Koala Cairns Australia

Poking Things in Australia

Growing up, my mother constantly had to tell me not to touch things.

Don’t touch the cookie jar (too high), don’t touch the remote (too loud), don’t touch that counter (too unsanitary), don’t touch the stove (too hot), and don’t touch that mud puddle (oops, too late). In fact, I think it might’ve been easier for her to outline the things in life I was able to touch, as opposed to keeping up with my desire to stick my hands in places they didn’t belong.

Fast forward a decade or two, and I’m well into adulthood. Years of social conditioning have taught me that touching random stuff is generally frowned upon—I do it anyway.

I love poking things: buttons, soft leaves, the pristine surface of a newly opened jar of peanut butter. But my true addiction is poking animals. Fortunately for me, this isn’t usually an issue. In DC, the only animals close enough for me to poke on a daily basis are rats and pigeons (aka rats with wings). Ain’t nobody got time for that mess.

Then there’s the non-issue of pets. I’ve had pets my entire life: dogs, cats, birds, a chicken (once), and all of them were mostly OK with/didn’t hate a gentle tummy poke. (Hey, I said I’ve had pets my whole life, not that I was a particularly good or savvy pet owner.) The animals I live with right now, which include two cats and a tall, hairy man, are trained really well/trapped in a long-term Stockholm Syndrome-type situation. Both ways, it works for me.

Yup, things were going pretty well on the poking front, but then the Significant Other took me to Australia, the land of extremely poisonous, vicious, murderous and pokeable animals.

*We were there for two weeks. Now’s the time to place your bet. Exactly how many of my fingers ended up in some exotic animal’s digestive tract?

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What to Eat in Australia

My favorite part of traveling is sampling the local fare. I’ve learned far more from my searches for national cuisine than I have from any tour. The people I’ve connected with over a meal (or while hunting for that meal!) are always happy to chat about their love of this-or-that dish, and oftentimes, the conversation lasts much longer, and goes much deeper, than my original inquiry.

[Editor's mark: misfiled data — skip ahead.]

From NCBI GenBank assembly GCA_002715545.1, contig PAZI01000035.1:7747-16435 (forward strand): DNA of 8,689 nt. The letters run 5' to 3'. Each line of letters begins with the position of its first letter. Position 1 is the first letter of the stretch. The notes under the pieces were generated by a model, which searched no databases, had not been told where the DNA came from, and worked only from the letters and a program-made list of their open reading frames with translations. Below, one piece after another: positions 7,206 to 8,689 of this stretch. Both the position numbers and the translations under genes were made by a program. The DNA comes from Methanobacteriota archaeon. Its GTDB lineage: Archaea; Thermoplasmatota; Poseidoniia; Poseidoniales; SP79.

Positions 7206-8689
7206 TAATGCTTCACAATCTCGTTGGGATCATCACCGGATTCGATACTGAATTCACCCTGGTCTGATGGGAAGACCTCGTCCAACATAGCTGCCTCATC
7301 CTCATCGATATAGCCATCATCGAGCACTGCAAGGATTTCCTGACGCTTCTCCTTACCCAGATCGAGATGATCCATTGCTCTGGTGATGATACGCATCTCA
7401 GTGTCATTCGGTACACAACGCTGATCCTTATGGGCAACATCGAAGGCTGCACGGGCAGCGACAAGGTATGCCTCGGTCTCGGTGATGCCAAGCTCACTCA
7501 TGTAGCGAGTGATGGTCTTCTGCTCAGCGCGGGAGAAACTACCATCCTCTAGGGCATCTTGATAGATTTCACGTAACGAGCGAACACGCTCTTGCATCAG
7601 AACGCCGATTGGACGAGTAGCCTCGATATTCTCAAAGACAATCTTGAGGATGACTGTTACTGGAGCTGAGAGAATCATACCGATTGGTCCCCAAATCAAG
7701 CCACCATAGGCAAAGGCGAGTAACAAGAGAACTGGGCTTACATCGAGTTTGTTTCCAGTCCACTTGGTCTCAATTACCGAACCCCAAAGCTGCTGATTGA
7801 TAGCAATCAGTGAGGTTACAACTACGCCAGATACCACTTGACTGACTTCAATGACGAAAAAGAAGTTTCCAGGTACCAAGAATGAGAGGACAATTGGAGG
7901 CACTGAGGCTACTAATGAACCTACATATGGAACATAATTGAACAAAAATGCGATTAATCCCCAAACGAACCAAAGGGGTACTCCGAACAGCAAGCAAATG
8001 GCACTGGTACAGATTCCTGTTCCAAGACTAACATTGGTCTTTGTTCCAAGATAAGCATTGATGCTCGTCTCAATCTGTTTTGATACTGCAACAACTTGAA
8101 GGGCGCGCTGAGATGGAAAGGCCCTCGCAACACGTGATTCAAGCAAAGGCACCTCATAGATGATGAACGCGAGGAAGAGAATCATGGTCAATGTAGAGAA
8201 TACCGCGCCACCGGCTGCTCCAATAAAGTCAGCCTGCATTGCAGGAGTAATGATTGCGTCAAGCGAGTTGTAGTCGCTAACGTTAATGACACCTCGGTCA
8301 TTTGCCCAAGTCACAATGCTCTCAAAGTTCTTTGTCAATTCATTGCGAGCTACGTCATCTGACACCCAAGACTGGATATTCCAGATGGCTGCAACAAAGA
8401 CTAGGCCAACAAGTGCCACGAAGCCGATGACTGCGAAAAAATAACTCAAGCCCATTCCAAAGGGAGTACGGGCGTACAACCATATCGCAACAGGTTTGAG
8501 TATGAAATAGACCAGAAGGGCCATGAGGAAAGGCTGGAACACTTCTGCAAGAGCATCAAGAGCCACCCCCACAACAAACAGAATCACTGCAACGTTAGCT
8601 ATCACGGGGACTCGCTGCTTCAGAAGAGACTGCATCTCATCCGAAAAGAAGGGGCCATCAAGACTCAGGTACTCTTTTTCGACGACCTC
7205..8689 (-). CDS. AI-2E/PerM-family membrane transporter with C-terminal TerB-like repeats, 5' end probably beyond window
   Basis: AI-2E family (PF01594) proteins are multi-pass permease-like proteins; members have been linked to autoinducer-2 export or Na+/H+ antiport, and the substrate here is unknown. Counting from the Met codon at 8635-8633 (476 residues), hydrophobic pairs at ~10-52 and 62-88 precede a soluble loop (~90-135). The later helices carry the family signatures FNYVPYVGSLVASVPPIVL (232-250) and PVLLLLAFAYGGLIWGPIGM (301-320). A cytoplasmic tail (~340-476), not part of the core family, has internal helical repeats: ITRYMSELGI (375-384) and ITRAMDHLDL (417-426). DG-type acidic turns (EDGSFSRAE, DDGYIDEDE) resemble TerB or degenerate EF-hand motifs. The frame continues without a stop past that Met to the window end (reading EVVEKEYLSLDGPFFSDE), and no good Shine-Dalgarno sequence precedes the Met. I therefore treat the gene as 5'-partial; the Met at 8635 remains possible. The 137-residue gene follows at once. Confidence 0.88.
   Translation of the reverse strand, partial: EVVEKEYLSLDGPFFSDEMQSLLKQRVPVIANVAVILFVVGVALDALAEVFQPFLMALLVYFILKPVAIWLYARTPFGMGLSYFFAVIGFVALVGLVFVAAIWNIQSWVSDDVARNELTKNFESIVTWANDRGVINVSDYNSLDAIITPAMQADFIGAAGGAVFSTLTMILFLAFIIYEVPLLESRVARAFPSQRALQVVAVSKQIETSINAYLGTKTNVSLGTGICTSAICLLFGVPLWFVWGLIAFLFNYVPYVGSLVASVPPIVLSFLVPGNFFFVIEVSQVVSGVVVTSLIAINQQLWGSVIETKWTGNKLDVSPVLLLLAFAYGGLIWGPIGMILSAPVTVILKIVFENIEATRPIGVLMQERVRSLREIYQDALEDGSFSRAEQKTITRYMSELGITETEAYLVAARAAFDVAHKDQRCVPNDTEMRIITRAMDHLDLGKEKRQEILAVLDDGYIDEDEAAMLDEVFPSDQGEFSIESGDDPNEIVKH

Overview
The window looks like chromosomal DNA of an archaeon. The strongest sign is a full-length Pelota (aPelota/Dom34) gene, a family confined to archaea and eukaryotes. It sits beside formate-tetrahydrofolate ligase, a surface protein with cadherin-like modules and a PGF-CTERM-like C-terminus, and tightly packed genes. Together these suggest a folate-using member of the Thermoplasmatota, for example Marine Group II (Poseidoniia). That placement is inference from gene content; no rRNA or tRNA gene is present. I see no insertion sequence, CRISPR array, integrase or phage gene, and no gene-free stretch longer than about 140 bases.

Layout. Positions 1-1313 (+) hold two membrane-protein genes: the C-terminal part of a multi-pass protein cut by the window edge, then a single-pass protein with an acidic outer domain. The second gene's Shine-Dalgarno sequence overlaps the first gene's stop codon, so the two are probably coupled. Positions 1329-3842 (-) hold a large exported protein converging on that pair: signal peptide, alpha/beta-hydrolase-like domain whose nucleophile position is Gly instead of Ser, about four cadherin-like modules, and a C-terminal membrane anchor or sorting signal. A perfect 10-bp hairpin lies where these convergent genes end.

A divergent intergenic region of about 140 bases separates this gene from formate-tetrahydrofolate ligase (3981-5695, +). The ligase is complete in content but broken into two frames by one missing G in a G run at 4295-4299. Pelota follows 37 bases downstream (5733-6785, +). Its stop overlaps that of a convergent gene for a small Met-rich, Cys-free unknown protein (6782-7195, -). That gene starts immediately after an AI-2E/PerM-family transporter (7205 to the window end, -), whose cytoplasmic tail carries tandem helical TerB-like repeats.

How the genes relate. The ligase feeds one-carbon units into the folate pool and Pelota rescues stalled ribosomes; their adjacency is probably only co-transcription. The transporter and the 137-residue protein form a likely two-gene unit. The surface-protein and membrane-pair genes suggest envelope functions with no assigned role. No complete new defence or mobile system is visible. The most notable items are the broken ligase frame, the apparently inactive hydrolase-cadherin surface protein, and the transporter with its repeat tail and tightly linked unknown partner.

I once spent an hour chatting with a Japanese woman who was fascinated by this foreigner’s obsession with trying puffer fish. I’ve made friends sipping a fermented spit drink with Amazonian locals. I got a good-natured laugh out of South Africans when I told them I really wanted to try termites (they taste like popcorn btw!).

Food connects us. That’s why I think it’s so important to be open-minded and go for the gusto when I’m in a new country. Here’s my list of foods you have to try in Australia:

Vegemite

Vegemite

You can find this at any grocery store. Anywhere. It’s not my cup of tea, but it’s a must-try if you’re visiting Australia. Just don’t buy the big jar if it’s your first time sampling. Photo: StephenMitchell

Lamington

Lamingtons

These taste just like Zingers, but they’re usually chocolate with raspberry filling. You can eat an entire box in one sitting. They’re that addictive. Pro tip: Read the package before you buy. Sometimes there are other flavors, like orange, and that’s just WRONG.

Crocodile

Crocodile

It’s a white meat, but it was tougher than I expected and tasted just like (you guessed it) chicken. It needs to be marinated with something acidic like lemon, and I’d recommend sprinkling it with fresh dill. Overall, I wouldn’t get it again.

Camel

Camel

This was DELICIOUS. It’s sweet like lamb, buttery almost. It’s not too tough and not too tender. Goldilocks would’ve gone bananas for this dish. I give it an A+! You can pay for it online at Sam the Butcher in Sydney and hop on a bus to pick up your order.

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Sydney Opera House

Top Things to do in Sydney

One of my life goals has been to visit all seven continents—before I turned 30. WELP, it took some convincing, a LOT of planning and, not one, but TWO hellish plane rides, but I made it happen! The Significant Other and I spent four days in Sydney. You can definitely do it in two, but we wanted to go slow, take it all in and spend some time recovering from jet lag before we continued on our journey. Here are our recommendations. Enjoy your time Down Under!

  • Watch the sunset “over the Sydney skyline. Ah, that famous Sydney skyline. There is nothing quite like watching the sunset over the harbour bridge. Head over to Darling Point for the best views over the city during golden hour.”
    • You can also hike to the top of the bridge! We didn’t opt for hiking because it’s pretty expensive, and we wanted to save up for a diving trip at our next stop. But, if you do it, let us know how dizzyingly terrifying it was in the comments!
  • Take the Ferry to Manly: “No trip to Sydney would be complete without taking the ferry over to the beach town of Manly. A return ticket costs around $13.20 and the ferry departs from Sydney Harbour, taking around 30 minutes each way.”